Hang Power Clean – Technique Guide for CrossFit

The hang power clean is a variation of the clean and power clean.

It develops strength, power, explosiveness, and helps reinforce the positions of other weightlifting movements found in CrossFit and Olympic lifting.

In Olympic weightlifting, the hang power clean would usually be included as an accessory movement for one of the primary lifts, the clean and jerk.

In CrossFit, the hang power clean is found in a few places, usually programmed during the strength training portion of a workout, or build into a metcon.

In this guide, we’ll look at hang power clean technique, set up, benefits, and a few variations like the dumbbell hang power clean and hang power clean + jerk.

What Is A Hang Power Clean?

The hang power clean is a variation of a power clean in CrossFit or Olympic weightlifting. The difference is the starting position of the lift.

In a hang power clean, the pull is initiated right about the knee after standing up with the bar fully, whereas a power clean starts on the ground.

We use the hang power clean to reinforce technique in the second pull and catch phase of the power clean.

It’s also a good way to teach athletes to extend their hips explosively, which is key for many other movements in CrossFit (examples: the snatch and squat clean, to name a few)

Setting Up For The Hang Power Clean

Here are a few keys to setting up the hang power clean.

The most important thing is to make sure you have a good hook grip on the bar.

You may get away with not hook gripping the bar in the beginning, but it’s not ideal.

Eventually, the amount of weight you can lift will be stymied by your inability to hold onto the bar.

The hook grip acts like an override that negates your brain’s tendency to let go of the bar if it things it’s too heavy.

Better to form good habits right off the bat.

Other pieces when setting up for a hang power clean include:

  • Feet shoulder width apart
  • Hands placed just outside the knees (clean grip)
  • Weight in the heels

The bar will start at the top of a deadlift, and you will initiate the first rep by dipping forward.

Done correctly, the beginning of a hang power clean will look similar to the position you take when you try to jump high- you’ll just have a bar in your hand, of course.

Hang Power Clean Technique

Barbell Hang Power Clean

Keys to focus on during the hang power clean:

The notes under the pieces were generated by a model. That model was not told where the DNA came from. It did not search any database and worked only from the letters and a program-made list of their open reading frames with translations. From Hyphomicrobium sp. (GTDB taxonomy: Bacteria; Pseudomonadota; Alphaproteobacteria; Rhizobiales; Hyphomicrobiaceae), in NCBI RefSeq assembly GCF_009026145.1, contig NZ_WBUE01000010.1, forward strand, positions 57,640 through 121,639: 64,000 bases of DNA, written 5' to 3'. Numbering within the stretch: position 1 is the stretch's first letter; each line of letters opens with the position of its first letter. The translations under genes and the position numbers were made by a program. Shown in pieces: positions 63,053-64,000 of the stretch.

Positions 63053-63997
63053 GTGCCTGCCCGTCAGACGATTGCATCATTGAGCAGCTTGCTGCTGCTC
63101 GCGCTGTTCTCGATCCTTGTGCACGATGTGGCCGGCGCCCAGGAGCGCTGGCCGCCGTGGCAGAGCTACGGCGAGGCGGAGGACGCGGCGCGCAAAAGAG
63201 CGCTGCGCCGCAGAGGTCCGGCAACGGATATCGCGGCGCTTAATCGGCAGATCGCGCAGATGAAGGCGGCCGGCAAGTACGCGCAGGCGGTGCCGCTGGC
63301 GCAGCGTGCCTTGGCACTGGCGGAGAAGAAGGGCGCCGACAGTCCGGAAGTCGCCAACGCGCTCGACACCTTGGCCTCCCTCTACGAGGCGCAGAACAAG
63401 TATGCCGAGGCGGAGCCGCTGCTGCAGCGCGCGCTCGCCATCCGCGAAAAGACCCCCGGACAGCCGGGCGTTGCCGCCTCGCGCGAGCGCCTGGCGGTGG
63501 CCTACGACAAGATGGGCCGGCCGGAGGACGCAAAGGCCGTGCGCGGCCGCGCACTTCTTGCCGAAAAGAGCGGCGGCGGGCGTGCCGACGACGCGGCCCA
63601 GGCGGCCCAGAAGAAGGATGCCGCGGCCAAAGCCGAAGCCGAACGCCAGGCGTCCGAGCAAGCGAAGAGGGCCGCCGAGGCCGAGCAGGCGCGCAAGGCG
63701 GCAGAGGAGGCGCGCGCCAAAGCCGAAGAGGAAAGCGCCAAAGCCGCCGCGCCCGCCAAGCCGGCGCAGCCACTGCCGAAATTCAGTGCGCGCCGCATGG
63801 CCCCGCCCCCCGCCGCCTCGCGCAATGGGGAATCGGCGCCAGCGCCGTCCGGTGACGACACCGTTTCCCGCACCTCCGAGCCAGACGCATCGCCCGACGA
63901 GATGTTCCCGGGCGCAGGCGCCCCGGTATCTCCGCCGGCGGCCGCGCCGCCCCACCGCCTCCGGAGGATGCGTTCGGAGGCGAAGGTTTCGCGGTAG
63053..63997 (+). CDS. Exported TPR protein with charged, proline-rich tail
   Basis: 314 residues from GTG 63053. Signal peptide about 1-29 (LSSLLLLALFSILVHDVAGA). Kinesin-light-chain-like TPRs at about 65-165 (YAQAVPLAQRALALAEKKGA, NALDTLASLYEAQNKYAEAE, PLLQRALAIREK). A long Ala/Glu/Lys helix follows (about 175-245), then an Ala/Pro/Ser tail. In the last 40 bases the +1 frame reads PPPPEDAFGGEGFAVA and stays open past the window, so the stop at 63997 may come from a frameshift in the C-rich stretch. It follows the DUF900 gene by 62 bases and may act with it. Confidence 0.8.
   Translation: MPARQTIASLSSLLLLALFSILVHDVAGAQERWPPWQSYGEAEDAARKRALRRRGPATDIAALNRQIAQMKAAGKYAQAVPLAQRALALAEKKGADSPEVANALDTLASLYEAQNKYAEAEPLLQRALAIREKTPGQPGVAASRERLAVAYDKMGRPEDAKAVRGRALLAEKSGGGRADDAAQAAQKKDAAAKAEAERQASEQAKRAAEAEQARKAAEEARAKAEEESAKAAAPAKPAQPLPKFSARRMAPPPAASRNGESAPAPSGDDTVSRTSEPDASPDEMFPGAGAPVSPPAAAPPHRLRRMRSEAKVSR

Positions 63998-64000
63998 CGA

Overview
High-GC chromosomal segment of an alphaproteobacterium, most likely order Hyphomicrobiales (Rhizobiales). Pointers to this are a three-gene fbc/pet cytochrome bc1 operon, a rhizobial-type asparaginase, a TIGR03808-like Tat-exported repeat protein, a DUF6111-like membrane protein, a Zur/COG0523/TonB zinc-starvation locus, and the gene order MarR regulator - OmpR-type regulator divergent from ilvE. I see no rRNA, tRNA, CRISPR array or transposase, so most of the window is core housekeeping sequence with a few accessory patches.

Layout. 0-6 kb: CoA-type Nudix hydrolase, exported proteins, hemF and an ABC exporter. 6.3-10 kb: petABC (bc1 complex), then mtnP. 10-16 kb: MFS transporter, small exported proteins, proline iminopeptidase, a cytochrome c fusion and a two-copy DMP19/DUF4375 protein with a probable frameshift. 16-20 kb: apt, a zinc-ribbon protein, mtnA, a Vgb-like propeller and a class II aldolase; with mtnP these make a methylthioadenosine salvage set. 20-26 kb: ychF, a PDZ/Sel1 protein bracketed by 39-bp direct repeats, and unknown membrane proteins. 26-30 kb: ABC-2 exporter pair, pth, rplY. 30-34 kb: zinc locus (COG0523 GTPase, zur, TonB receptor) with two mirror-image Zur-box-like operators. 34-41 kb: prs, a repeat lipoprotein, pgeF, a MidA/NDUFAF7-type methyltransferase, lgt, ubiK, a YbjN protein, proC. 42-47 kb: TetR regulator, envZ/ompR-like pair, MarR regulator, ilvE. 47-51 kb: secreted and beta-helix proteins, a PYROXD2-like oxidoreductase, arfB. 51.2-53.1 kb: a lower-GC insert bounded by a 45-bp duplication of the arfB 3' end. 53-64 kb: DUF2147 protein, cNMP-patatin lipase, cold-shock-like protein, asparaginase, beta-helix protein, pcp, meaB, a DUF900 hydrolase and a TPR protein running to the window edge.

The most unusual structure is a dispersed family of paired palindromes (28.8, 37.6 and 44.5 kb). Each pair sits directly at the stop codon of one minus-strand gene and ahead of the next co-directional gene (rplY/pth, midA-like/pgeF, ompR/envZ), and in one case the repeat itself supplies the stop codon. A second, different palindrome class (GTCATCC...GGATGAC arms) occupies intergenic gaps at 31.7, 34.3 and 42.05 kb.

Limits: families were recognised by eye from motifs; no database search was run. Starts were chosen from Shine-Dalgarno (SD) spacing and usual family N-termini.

1. Weight in the heels– even when you dip forward to the knee, keep your weight in the heels. You will need to drive through them to generate maximum force.
  2. Explosive hips– the key with moving big weight (and doing this right) is to extend your hips forward as you pull up.
  3. Catch position– your elbows should be upright and the bar should rest on your collarbone. If you struggle with front rack mobility, this position may be difficult.
  4. Back engaged– especially when stringing together reps, make sure your back never “arches” at any point. Good spine engagement and a “proud chest” cue will keep you in the right position.

Dumbbell Hang Power Clean

Follow all the same cues as with a barbell, only be diligent about catching the bells in the front rack and clearing your shoulder.

When the weight is light, expect these to look like a glorified bicep curl. Just don’t forget to receive the dumbbells in the catch position.

Hang Power Clean and Jerk

Some people’s weakest position is pulling from the floor, so the hang power clean can actually allow you to move more weight overhead.

Use this guide to master the technique or learn more about the push jerk.

Hang Power Clean Benefits

  1. Improve power clean technique– by honing in on the second pull and catch phase, you can drill or improve technique in these phases of the full power clean.
  2. Shoulder/trap development– take a look on YouTube at the top Olympic weightlifters. You won’t find many that don’t have very large trapezius muscles.
  3. Explosiveness/power gains– the aggressive hip motion will make you more explosive and powerful. These gains will translate to things like broad jumps, box jumps, and your Olympic lifts like the snatch and clean.

Hang Power Clean VS Power Clean

While these are technically different exercises, you will get a lot of the same benefits from doing both hang power cleans and power cleans.

The major difference is the first pull from the floor. If this position is weak for you, you probably don’t want to neglect it, but hang power cleans will probably allow you to move more weight.

Still, both will develop explosiveness, strength, and power for your Olympic lifts. You will also find both in CrossFit WODs, so training each is a good idea.

What Muscles Are Worked Doing A Hang Power Clean

Like many exercises in CrossFit, the hang power clean is a fully body movement.

You’re deadlifting the bar to get in position, so before you’ve even started, you’re working your glutes, hips, quads, hamstrings, and back.

As you pull, your shoulders, hips, and legs generate the force necessary to move the bar. Throughout the movement, your core is stabilizing itself, especially in the catch position.

Suffice to say, the hang power clean is your typical compound CrossFit exercise.


The hang power clean is an effective way to develop strength, power, and explosiveness while training for CrossFit or Olympic weightlifting.

It’s a variation on the power clean and can be used to teach the second pull and catch phase of the power or squat clean.

You will find the hang power clean in CrossFit WODs and strength sessions alike, so it’s a lift you’ll want to train often.

Keep in mind that the setup is key, especially having a good hookgrip that feels comfortable.

Expect to make significant gains in your explosiveness and power from doing the hang power clean, which can translate to your jumping exercises and Olympic lift 1RMs.